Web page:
Contemplating god/the gods is an excellent practice. It structures our perception of our narrower lives in a useful way. Even if your highest principle is an abstract notion, it serves the same purpose.
Science has been making some amazing progress in understanding the human brain and the experience it provides us. What could be called our mind. One of the things that science understands, but society is not yet implementing, is the nature of motivation. ‘Do this to get that’ is not effective in the majority of cases, but what is the primary “real life” motivation we all still mostly live with?
Get stuff. Give our time and energy up to get stuff. Even volunteer to surrender things not immediately implied by the nature of the transaction.
Seek acceptance? It’s trendy to posture as if you have no desire for acceptance.
How would a so called happy worker be viewed by their peers? Would we view a happy worker as a normal person?
A smile on their face, good work produced. In my experience, if you saw someone who seemed genuinely happy to be working at the McDonald’s, they would be viewed as strange, crazy, or dull witted.
Yes, it’s abnormal. We might think that person to be “deficient” in some way. But why is that?
The world we live in looks at the negative of things.
Because “life is serious”? Because life is suffering.
A non-prestige job?
The person who likes their job is either seen as a drop out, some beatnik entrepreneur, or sociopath, any big corporate type, or miserable but surviving. Are there any other views?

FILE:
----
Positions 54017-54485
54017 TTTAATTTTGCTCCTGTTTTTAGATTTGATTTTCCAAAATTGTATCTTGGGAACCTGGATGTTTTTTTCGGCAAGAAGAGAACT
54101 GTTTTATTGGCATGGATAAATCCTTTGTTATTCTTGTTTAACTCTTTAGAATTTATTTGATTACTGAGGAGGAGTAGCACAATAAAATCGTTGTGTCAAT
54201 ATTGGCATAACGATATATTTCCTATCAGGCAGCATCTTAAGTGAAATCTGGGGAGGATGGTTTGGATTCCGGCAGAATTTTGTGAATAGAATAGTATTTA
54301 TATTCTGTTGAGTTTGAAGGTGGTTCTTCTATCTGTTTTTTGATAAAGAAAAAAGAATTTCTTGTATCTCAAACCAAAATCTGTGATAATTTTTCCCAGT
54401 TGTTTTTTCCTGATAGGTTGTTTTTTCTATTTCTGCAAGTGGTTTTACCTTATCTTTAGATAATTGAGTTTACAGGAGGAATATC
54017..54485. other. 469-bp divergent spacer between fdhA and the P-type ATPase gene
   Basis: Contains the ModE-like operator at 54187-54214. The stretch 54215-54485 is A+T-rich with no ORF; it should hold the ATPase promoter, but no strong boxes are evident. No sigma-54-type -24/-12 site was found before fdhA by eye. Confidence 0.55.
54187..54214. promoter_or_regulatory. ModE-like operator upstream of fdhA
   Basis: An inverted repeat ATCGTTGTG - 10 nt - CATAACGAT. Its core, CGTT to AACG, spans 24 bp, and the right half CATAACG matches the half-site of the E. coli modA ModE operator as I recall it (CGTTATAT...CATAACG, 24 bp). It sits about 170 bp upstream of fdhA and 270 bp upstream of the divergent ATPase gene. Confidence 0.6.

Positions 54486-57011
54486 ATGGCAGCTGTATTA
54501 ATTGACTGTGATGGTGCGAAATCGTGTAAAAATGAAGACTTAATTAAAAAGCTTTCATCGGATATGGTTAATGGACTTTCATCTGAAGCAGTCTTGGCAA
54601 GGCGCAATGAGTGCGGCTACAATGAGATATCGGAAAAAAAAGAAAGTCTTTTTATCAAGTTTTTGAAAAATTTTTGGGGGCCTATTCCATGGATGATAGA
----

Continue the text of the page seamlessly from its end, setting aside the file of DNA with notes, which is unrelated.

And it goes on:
But aren’t “professionals” happy in their jobs?
It is nice to see that someone likes their job.
Ever meet a happy public servant? A happy doctor?
I loved my job teaching in a prison. There are those who do love their jobs, but are they common?
Not really too common, I’m afraid. None of the other prison teachers enjoyed it.
I must be lucky, for my family doctor is a happy man but not all are. Ah, there are those who are happy despite their work, but rarely because of it.
Well, the two most important things they have learned about the human brain, about human nature (and this comes from careful testing and examination in laboratory conditions), the strongest motivator for anyone is intrinsic worth, what the worth of an activity or acquisition is on a personal level, not the abstract concept of economic worth.
Yes, and we might feel more intrinsic worth if we were accepted by others or would that be Extrinsic worth? It would be.
These classes I do, have a net negative economic worth. Economically, if money making were what motivated me, these classes would not justify my time and energy expenditure, but intrinsically, this is the most meaningful thing I have done socially in my entire life. This motivation is so strong that I promise, no one lives their life from strictly abstract motives, or even primarily from abstract motives. Everyone has a core of activity in their life that they experience as having intrinsic worth, though for many that list might be very short. Is this too far off base to say?
Your thoughts are welcome. Be well friends.